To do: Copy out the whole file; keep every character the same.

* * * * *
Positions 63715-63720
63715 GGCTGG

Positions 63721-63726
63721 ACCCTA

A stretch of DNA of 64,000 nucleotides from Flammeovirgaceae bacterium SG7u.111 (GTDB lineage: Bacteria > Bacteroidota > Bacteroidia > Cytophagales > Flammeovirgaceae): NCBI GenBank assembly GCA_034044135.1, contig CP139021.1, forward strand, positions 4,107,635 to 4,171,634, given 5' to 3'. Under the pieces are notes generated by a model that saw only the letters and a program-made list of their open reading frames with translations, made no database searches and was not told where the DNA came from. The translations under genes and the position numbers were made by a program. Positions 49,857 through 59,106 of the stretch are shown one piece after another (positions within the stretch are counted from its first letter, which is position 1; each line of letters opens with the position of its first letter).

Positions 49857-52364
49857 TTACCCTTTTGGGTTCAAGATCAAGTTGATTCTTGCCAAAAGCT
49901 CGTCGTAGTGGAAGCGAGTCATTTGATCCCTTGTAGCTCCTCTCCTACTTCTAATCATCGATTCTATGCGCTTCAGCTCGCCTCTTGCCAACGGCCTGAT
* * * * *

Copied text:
Positions 63715-63720
63715 GGCTGG

Positions 63721-63726
63721 ACCCTA

A stretch of DNA of 64,000 nucleotides from Flammeovirgaceae bacterium SG7u.111 (GTDB lineage: Bacteria > Bacteroidota > Bacteroidia > Cytophagales > Flammeovirgaceae): NCBI GenBank assembly GCA_034044135.1, contig CP139021.1, forward strand, positions 4,107,635 to 4,171,634, given 5' to 3'. Under the pieces are notes generated by a model that saw only the letters and a program-made list of their open reading frames with translations, made no database searches and was not told where the DNA came from. The translations under genes and the position numbers were made by a program. Positions 49,857 through 59,106 of the stretch are shown one piece after another (positions within the stretch are counted from its first letter, which is position 1; each line of letters opens with the position of its first letter).

Positions 49857-52364
49857 TTACCCTTTTGGGTTCAAGATCAAGTTGATTCTTGCCAAAAGCT
49901 CGTCGTAGTGGAAGCGAGTCATTTGATCCCTTGTAGCTCCTCTCCTACTTCTAATCATCGATTCTATGCGCTTCAGCTCGCCTCTTGCCAACGGCCTGAT